At a forum in White Plains on Monday night December 1, both parents and school officials again voiced their protests over the state’s decision to ship student records to the inBloom data cloud. The program is controversial and many are doubtful that there will be any academic benefit to students.
According to the Journal News, Associate State Education Commissioner Ken Wagner attended the forum in the hopes of answering people’s questions and with the goal of motivating them to comply with the program. The Journal News reported that Wagner “insisted that the state needed to analyze data to spot at-risk students and trends that might inform better decision-making.”
Wagner also told reporters that New York has already begun the arduous task of uploading records with student codes to the inBloom company. He said student names and addresses will be added at the start of the new year.
White Plains school officials said at the forum that they don’t want student records shipped to inBloom, a nonprofit company funded by the Gates Foundation. This contention is supported by a lawsuit that was filed by a dozen New York City parents in Albany on November 13 to stop the project entirely. According to the Journal News, the state assembly and senate have said that they will determine the issue when they reconvene next month after the holidays.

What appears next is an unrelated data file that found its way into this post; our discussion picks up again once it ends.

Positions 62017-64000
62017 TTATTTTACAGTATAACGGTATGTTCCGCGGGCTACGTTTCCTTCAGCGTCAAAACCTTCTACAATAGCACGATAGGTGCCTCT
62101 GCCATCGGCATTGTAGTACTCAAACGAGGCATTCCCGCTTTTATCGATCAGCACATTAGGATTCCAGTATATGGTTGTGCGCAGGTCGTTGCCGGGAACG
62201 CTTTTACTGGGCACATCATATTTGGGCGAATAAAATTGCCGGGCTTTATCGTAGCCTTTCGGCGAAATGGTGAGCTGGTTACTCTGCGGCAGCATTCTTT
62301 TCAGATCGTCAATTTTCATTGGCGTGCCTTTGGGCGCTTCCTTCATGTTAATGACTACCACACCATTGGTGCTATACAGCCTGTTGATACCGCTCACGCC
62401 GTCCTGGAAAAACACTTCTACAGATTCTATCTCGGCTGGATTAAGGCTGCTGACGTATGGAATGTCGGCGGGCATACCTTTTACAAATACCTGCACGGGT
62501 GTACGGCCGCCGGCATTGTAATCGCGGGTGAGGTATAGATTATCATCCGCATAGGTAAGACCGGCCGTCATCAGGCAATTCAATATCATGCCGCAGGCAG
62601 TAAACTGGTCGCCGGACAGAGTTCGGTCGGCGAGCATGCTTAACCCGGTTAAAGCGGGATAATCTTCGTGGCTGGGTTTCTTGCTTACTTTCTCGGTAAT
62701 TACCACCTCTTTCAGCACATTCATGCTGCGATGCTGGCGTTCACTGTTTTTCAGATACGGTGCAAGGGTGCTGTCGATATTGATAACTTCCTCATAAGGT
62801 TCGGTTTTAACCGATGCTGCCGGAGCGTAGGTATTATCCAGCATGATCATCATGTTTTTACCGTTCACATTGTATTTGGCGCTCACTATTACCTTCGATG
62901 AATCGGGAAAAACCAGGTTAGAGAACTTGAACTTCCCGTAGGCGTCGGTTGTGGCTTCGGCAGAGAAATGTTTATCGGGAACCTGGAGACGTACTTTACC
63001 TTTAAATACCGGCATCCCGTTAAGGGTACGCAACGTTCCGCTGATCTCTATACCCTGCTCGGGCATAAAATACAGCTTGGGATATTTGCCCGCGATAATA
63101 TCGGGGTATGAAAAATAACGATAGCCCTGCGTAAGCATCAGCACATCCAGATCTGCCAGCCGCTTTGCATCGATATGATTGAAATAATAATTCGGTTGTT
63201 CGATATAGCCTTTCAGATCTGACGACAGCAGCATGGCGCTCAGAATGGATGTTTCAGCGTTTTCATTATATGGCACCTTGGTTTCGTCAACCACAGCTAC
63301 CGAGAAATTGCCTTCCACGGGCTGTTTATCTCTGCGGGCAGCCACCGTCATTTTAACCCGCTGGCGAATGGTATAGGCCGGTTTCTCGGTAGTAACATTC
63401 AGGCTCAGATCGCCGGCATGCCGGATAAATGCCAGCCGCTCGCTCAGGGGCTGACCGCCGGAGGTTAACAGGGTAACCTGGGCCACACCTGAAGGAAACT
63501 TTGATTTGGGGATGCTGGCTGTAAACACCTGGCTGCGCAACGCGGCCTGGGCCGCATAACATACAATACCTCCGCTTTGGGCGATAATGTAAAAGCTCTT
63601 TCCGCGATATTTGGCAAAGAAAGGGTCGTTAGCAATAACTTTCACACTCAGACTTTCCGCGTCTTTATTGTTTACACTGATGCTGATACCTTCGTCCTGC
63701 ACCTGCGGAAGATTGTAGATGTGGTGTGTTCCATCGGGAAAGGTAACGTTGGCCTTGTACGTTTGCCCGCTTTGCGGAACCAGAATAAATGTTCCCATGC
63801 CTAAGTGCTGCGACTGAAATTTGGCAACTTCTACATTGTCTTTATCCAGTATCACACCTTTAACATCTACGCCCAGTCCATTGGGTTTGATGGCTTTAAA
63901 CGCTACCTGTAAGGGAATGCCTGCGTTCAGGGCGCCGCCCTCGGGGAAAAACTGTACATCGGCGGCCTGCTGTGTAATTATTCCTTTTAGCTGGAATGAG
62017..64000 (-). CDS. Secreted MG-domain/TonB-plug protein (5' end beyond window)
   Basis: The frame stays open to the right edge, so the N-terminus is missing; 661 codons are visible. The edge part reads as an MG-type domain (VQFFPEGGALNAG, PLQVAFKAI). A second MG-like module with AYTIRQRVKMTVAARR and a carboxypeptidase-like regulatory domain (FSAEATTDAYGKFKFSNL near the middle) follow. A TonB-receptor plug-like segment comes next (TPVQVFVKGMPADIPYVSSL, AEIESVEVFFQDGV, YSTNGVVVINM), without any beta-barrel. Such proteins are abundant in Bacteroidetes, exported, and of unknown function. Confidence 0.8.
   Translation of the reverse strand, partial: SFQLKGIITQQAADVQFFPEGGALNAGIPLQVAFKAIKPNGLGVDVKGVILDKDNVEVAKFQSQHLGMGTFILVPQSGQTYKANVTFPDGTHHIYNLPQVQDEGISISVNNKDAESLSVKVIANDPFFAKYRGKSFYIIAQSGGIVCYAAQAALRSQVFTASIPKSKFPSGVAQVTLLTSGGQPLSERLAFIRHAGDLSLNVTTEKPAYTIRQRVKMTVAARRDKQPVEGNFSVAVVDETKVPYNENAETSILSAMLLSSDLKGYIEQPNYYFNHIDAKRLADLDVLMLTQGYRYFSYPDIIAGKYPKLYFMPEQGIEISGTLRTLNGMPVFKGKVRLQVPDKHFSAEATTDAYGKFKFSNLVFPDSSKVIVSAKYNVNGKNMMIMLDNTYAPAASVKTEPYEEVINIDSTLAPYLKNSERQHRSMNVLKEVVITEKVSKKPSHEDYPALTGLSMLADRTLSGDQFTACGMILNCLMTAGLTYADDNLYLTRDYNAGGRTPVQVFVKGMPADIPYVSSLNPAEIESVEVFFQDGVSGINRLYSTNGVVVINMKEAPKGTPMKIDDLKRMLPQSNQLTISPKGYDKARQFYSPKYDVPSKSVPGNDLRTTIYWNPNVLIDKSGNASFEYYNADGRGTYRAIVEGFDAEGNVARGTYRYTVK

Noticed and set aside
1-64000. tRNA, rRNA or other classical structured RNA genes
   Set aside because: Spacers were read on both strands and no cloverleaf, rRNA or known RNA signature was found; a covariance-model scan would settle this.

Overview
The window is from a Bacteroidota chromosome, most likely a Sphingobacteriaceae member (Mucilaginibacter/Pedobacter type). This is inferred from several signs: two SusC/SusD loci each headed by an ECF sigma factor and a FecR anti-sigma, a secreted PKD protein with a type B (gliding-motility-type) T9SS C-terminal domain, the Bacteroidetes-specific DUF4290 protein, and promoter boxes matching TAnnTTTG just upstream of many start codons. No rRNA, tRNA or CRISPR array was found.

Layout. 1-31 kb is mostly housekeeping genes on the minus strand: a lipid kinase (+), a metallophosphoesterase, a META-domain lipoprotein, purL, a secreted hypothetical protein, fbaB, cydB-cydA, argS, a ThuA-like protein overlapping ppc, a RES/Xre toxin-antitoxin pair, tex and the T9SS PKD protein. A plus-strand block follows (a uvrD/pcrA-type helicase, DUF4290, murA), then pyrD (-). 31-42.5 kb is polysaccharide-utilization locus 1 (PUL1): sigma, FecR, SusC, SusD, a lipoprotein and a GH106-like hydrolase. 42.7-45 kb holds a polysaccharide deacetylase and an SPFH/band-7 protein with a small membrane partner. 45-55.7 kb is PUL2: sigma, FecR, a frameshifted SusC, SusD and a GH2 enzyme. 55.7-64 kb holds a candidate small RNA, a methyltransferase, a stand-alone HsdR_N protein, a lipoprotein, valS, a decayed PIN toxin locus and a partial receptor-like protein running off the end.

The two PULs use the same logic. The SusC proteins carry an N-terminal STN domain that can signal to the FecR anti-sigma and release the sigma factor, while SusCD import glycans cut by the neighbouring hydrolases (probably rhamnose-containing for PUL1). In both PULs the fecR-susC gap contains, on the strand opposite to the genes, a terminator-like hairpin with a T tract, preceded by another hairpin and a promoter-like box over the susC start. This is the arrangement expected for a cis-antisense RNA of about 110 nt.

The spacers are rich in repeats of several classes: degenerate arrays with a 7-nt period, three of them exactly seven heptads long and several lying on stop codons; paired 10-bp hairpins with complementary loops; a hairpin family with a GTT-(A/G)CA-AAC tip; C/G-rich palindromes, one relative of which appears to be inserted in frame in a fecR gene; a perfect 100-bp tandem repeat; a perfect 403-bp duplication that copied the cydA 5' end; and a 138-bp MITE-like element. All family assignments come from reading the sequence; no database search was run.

In the meantime, some parents and school officials at the forum considered withholding pertinent information from the data collected, such as a student’s full name. Others, like Pleasantville Superintendent Mary Fox-Alter, said “there was no educational purpose for identifying students by name and including information like school suspensions and family backgrounds,” the Journal News reported.
“A child is better protected in the criminal justice system than in this,” she reportedly said.
Educators fear that the data will unwittingly be used to track students and pre-determine a student’s potential for success. One panelist at the forum, executive director of Class Size Matters Leonie Haimson told reporters that the data can create “a negative stereotype that becomes a self-fulfilling prophesy.”
Eight other states besides New York are reconsidering their plan to provide data to inBloom and have even scaled back what data they are willing to provide. In the state of Illinois parents will now have the option to keep their children’s data out of the system — and the school system in the city of Chicago announced last week that no data whatsoever will be provided to the company.